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Threat of Russian invasion escalates as both sides amass troops at Ukraine border


Ukraine's government and military continue to be in a state of watchful waiting, with eyes on its border and on the thousands of Russian troops on the other side. The first shipment of additional lethal aid from the U.S. arrived in Ukraine yesterday. It includes ammunition for the country's armed forces.

NPR's Central Europe correspondent Rob Schmitz is in the capital, Kyiv, and has been talking with lawmakers and defense experts about Ukraine's preparations. Good morning, Rob.


Good morning.

MCCAMMON: What's the mood among the people you're talking to there in Kyiv?

SCHMITZ: I would characterize it as one of patient resolve. Life in Ukraine's capital goes on as normal. Restaurants are full. People are out enjoying the daily dustings of snow here. Kids are sledding on the hills, and outsiders have mistaken these scenes of normalcy as a country that isn't quite sure of what's going on, on its doorstep. But Ukrainians are quick to correct that assumption.

Yesterday, I had a chance to meet Lesia Vasylenko, a member of Ukraine's parliament. It was morning. We met at a cafe, and she had just gotten off a sleeper train from Ukraine's eastern border. She took a delegation from a British parliamentary foreign affairs committee there, and they, too, had asked her why Ukrainians seemed so calm given the looming threat of Russian invasion. And here's what she told them.

LESIA VASYLENKO: We have been living in a state of war for the last seven years, going on eight now. And physically, psychologically, emotionally it would be impossible if all of us up to now would be still stressed, would be concerned 24/7 and showing signs of anxiety. You would see a different Ukraine then if it were that way. You would see people panicking. You would see everyone suffering from depression, panic attacks, locked in, in total lockdown not because of COVID, but because of security situation, or you would see ghost towns under an empty country.

SCHMITZ: And, Sarah, Vasylenko told me that on her trip to the border, it was clear from her conversations with Ukrainian soldiers that the Russian soldiers on the other side of the border were not an army that is preparing to attack but an army wrapped up in its own training exercises. Russia is preparing naval exercises along Ukraine's southern coast, and so is NATO. What Vasylenko is worried about is a potential Russian invasion from Ukraine's northern neighbor Belarus, as well as one from Russia-occupied Crimea on its southern coast along the Black and Azov seas. But she said that Ukrainians are ready for whatever may come.

MCCAMMON: OK, Rob, just last night, Britain's Foreign Ministry said it has information that the Russian government is planning to install a pro-Moscow leader in Kyiv. What are you hearing about this?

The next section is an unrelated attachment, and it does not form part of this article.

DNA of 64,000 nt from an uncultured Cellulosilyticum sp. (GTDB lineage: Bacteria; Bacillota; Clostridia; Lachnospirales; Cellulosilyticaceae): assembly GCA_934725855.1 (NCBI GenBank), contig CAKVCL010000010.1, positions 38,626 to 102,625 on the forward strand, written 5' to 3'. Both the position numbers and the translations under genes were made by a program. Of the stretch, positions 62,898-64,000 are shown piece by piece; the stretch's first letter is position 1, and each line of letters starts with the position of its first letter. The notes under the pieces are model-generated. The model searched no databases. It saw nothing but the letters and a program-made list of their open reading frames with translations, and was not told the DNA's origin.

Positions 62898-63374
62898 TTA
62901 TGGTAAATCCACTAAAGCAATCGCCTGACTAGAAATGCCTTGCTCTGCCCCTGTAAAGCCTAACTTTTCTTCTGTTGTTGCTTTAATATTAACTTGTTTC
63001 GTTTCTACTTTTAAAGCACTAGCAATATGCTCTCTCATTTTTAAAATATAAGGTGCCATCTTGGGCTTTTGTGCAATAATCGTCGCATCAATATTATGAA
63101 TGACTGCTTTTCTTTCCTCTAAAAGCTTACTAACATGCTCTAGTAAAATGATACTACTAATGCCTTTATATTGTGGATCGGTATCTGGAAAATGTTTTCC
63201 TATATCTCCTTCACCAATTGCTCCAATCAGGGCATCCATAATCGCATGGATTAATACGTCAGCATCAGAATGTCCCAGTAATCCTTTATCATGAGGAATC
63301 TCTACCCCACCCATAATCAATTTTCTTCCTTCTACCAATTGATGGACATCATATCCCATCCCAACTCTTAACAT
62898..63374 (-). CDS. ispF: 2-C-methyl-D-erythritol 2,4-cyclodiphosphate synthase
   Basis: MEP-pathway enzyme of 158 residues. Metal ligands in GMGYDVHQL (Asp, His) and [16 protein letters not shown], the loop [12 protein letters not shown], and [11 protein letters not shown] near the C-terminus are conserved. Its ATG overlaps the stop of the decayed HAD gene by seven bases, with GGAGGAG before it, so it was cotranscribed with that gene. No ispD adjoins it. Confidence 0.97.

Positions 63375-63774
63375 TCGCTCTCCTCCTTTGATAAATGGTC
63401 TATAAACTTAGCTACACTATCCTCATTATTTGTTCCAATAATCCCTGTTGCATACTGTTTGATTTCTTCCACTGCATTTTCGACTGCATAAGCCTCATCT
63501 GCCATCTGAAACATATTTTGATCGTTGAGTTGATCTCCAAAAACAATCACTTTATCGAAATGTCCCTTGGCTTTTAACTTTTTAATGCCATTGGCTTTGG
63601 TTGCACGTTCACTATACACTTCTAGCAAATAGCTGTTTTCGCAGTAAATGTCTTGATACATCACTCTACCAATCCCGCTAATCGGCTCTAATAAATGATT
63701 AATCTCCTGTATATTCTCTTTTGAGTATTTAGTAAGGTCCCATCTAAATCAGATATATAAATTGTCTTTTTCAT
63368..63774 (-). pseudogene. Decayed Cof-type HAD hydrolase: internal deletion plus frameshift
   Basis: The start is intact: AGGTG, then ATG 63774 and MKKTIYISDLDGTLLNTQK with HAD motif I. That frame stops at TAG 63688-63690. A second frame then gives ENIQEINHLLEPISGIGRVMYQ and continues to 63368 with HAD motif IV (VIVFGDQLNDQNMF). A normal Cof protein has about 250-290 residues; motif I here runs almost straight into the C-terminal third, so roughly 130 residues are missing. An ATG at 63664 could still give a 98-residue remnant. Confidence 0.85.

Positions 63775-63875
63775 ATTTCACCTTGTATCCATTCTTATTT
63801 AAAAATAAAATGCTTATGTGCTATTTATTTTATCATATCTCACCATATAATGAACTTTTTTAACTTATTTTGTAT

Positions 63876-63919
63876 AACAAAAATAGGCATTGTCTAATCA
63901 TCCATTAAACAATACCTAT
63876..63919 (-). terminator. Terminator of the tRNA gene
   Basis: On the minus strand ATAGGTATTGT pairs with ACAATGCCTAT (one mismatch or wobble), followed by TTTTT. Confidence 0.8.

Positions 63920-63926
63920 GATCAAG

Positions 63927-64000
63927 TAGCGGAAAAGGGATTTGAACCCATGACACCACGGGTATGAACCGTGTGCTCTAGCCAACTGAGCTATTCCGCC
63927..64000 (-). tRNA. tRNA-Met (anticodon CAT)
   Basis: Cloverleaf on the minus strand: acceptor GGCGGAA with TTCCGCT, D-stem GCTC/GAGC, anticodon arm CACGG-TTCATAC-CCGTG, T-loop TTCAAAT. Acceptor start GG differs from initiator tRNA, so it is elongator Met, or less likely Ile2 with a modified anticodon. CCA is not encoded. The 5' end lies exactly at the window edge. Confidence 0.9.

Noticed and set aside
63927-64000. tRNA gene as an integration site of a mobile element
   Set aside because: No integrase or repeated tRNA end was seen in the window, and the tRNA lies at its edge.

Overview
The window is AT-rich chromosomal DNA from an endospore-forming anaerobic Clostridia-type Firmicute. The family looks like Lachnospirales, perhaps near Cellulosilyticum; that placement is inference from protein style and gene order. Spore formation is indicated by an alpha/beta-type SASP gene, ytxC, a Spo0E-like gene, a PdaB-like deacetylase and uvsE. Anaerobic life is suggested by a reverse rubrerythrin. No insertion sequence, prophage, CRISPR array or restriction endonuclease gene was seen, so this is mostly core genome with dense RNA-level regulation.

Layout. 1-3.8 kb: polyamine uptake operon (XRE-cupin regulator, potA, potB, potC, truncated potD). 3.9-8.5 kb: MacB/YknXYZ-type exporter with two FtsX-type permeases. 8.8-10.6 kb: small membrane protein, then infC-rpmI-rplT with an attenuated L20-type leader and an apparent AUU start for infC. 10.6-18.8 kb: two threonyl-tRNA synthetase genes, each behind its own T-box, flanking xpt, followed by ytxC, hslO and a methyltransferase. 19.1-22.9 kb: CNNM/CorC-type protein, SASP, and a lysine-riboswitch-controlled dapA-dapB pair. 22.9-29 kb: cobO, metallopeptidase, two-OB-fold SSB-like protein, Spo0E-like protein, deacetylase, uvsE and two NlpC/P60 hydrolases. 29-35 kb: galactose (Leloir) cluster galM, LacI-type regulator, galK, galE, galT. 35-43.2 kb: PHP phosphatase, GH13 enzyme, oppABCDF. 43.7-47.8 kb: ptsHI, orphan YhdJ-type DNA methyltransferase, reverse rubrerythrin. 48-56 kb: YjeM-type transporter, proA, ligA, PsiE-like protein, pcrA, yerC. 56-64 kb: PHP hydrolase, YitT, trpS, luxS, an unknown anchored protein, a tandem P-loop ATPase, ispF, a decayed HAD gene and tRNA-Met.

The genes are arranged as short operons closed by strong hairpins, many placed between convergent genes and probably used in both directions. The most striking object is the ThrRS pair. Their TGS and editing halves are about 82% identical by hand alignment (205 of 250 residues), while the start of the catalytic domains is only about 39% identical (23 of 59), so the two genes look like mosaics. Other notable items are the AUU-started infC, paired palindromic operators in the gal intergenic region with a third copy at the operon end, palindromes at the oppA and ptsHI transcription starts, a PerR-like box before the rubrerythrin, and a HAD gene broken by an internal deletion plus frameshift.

SCHMITZ: Yeah, this was a communique by the British issued late last night which said Putin has plans to install Ukrainian politician Yevhen Murayev as its leader after an apparent attack or invasion of the country. Murayev is a pro-Russian politician who opposes Ukraine's integration with the West. He has denied all of this and says he's not a puppet of Putin. The Russian Foreign Ministry labeled this disinformation on its official Facebook site, and it's also possible this could be based on Russian disinformation.

This morning, Ukrainians are reacting to this with incredulity as well, saying that if Russia thinks Murayev would be a good leader of Ukraine, then Putin is hopelessly out of touch with Ukrainian public opinion. But if this piece of intel is true, then it is a sign that Russia's plans perhaps go beyond a brief incursion that would occupy a small part of Ukraine, and that Moscow might be planning a more wide-scale attack that aims to take Kyiv. I spoke to parliament member Ivanna Klympush-Tsintsadze about the implications of this, and she said if this is the plan, then the West should be on high alert.

IVANNA KLYMPUSH-TSINTSADZE: American people have to be concerned because if Putin succeeds with conquering Ukraine, with taking it under control, that means that a piece of a free democratic world that is based on values has been given up. And that means that Putin is getting closer to further - and stronger to further attack European Union, the U.S., NATO and so on.

MCCAMMON: And I understand you've also had a chance to speak with war veterans who could be called up again to fight should Russia invade. What are they telling you?

SCHMITZ: Yeah. They're telling me that the Ukrainian military that Russia faced when it invaded eight years ago is a transformed network. In 2014, Ukraine's army couldn't even afford its own uniforms. Now it's better funded. It's better trained. With help from NATO, it's a larger force with 250,000 active duty personnel and twice that in the reserves. Morale is good. Veterans tell me that Ukrainian soldiers understand that they're fighting for the survival of their homeland and that Russian soldiers, although they outnumber Ukrainian troops, are just doing a job and that deep down on the individual level, many of them do not believe in the cause of invading another country like Ukraine.

MCCAMMON: That's NPR's Rob Schmitz joining us from the Ukrainian capital of Kyiv. Thank you, Rob.

SCHMITZ: Thanks. Transcript provided by NPR, Copyright NPR.

Rob Schmitz is NPR's international correspondent based in Berlin, where he covers the human stories of a vast region reckoning with its past while it tries to guide the world toward a brighter future. From his base in the heart of Europe, Schmitz has covered Germany's levelheaded management of the COVID-19 pandemic, the rise of right-wing nationalist politics in Poland and creeping Chinese government influence inside the Czech Republic.